Are you building relationships?

Matt PlappHave you ever been sitting through a sales pitch and wondered what the other person is thinking about while the spew senseless product stats and talk your ear off?  Are you tired of losing sales and clients because of price?  Read below!

In my past life in the boat business I can think how this example played out to show the value of a relationship.  We purchased a small boat dealership that sold Mercury, Johnson, Evinrude and Yamaha outboard motors.  Mercury was 99% of their business and Yamaha was a very small part of the remaining 1%.  Within the first year we got to meet our reps from each company.  Our Yamaha rep, Terry, was new to the business and was a hustler.  Our Mercury rep was an industry veteran and thought his home office was where he should spend most of his time.  I’ve always been a big believer that you have to see your clients on your terms, not theirs.  Meaning, don’t think you’re doing your job when the only time you see them is when they make the effort (like attending a trade show).

Our Yamaha rep was by our store every 4-6 weeks.  He never negative sold, in fact, most of his visits were just to say hello and talk about life and family.  When he did talk about products it was to point out subtle differences and talk about their current promotions.  He went out of his way to become friends with all of our sales staff and took great care of them.  In fact, he realized that our sales people controlled what our customers bought more than anyone else.  The Mercury rep would have had a hard time naming 1 of our 7 sales people.  Long story short, within 2 years we were a top 10 dealer for Yamaha in the US.  They went from under 5 motors sold per year to over 170, while Mercury dropped off the map.

This change had nothing to do with the product, let’s face it, every company has a competitor that offers very similar products.  This came down to a relationship.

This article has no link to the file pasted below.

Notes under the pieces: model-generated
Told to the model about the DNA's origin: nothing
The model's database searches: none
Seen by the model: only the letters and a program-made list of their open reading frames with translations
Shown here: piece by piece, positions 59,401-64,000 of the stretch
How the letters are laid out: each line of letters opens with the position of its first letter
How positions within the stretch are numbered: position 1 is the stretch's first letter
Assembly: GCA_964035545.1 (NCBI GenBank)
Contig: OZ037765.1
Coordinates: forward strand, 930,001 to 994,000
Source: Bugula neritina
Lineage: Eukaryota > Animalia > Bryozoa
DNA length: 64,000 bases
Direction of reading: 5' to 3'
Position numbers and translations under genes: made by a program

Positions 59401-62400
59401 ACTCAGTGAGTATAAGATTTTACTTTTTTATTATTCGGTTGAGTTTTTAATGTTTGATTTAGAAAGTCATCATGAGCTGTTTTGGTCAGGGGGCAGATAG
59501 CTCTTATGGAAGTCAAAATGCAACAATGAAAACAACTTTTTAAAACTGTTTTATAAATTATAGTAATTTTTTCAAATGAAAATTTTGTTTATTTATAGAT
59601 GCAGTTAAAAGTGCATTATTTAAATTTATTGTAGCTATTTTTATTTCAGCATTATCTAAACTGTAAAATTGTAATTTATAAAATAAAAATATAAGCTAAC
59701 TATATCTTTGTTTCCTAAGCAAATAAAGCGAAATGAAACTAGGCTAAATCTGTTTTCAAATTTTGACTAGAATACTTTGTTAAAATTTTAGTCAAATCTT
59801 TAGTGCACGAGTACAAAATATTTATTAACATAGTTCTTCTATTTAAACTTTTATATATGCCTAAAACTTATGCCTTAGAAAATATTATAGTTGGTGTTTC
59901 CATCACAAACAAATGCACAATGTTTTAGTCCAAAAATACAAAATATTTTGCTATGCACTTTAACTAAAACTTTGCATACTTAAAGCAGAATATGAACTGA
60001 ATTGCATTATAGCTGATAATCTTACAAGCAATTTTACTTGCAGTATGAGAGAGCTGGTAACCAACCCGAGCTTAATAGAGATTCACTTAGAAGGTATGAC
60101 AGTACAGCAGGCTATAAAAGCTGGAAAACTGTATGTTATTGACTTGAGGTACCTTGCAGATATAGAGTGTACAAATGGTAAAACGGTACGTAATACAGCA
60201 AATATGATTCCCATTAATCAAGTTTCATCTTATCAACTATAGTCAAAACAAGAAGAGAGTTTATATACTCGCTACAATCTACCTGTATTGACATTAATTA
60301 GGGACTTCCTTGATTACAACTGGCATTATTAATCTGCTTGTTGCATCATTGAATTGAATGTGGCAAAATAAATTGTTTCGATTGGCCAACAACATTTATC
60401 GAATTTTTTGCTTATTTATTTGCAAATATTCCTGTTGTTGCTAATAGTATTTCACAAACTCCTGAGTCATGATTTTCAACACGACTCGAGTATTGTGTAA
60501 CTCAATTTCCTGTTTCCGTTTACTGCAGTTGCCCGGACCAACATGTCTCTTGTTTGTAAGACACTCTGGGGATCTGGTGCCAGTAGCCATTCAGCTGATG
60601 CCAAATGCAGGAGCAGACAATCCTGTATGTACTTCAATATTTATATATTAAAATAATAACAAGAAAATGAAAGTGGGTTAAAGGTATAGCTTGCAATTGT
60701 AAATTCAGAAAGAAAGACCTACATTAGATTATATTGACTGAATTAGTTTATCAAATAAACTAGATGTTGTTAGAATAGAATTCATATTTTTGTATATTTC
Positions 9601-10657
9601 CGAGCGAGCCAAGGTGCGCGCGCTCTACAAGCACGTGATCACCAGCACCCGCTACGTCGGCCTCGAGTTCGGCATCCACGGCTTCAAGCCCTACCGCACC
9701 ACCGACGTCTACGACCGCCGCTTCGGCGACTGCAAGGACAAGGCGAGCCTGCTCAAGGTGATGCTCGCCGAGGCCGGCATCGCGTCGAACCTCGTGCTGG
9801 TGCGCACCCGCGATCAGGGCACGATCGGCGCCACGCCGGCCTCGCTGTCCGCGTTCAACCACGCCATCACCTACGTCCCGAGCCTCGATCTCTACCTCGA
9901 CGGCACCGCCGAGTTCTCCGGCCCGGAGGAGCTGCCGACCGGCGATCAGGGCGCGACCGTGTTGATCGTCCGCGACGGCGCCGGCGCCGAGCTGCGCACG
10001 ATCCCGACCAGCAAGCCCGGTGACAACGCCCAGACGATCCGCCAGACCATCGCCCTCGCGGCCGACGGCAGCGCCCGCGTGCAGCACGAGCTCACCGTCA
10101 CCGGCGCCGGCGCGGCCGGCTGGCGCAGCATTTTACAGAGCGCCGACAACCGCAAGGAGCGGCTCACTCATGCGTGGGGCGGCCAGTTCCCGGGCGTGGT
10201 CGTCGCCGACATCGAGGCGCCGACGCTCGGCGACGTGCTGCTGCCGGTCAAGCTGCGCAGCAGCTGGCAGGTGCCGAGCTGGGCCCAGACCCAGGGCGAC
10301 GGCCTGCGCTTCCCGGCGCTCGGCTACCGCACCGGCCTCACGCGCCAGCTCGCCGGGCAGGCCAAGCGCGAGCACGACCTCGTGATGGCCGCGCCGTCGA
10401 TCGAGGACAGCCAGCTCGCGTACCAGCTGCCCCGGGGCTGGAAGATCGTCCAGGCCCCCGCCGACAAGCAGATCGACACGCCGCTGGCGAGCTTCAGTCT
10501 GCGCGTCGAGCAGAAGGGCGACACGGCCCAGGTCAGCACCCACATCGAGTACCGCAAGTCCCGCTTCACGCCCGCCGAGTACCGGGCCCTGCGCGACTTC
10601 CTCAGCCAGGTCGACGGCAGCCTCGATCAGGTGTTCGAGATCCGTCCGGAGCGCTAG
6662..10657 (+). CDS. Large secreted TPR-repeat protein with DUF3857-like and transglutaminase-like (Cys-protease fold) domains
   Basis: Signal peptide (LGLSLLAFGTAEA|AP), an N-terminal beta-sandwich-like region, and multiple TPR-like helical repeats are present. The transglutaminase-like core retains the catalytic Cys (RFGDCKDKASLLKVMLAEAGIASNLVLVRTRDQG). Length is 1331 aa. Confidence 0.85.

Flash forward to June 2011.  I was attending a franchise dealer meeting with a client in Las Vegas.  This meeting included break-out sessions with many of the manufacturers whose products are sold in their stores.  We attended around 6 of these sessions and I had a hard time not falling asleep…EXCEPT in 1.

The first 5 sessions were all the same, a sales rep standing in front of 100+ people puking product info.  In fact, most of them read from their product book/labels and told us EVERYTHING that we could care less about.  As a person who has sold many different products I understand what it takes to close deals.  It’s not talking about the compression of the cylinders, oil to gas ratio or every ingredient in a particular product.  Your customers want to know a little of this, but they mainly want to make sure your products or services have the benefits to live up to their expectation and that you will take great care of them.

THEN there was Pat.  Pat was a machine.  The 2 days before his presentation I watched him on the show floor.  EVERYONE knew him.  He had more hugs, high fives and screams of any booth/rep in the show.  This showed me his relationships were deeps.   He not only had 100+ people in the room, it was STANDING ROOM ONLY.  Afterwards I knew why.  Pat had the same 1 hour slot as everyone else.  But instead of spending 58 minutes on his products like the others, he spent maybe 5 minutes.  Instead of boring us with the product info he talked to his audience about what he knew would really help them:

1.  How to get customers in the stores.

2.  How to keep customers coming back to the stores via relationship building.

3.  How to up-sell for more profits.

He had energy in his presentation that I’d not seen in a long time.  His passion, past retail experience and understanding of what it took to help his clients was spot-on.  He talked about creating relationships (ironic since he was practicing what he preached), how to create loyal customers and how to pair his products with his competitors to increase your average ticket and profit margins.  It was great and even better to see that my client spent most of their money with him.

The point of this is simple.  Customers don’t care that much about ratings, options and features.  THEY WANT YOU and the benefits of dealing with you and your company. I challenge you to stop and watch your staff’s sales presentations.  Go on client visits with them and see how strong their relationships are.  Here’s a hint, if 98% of the visit is about your products and not the life and family of them and their customers…THEY DON’T have relationships or long term clients.  They are a commodity.  Their replacement is 1 incoming cold call.  Price and features only go so far, customer loyalty is built on relationships.

Matt Plapp is a the President of Driven Media Solutions, a Full Service Marketing Firm in the Cincinnati Northern Kentucky area specializing in small business marketing via grass-roots, events, guerilla, online and social media marketing. You can contact him at

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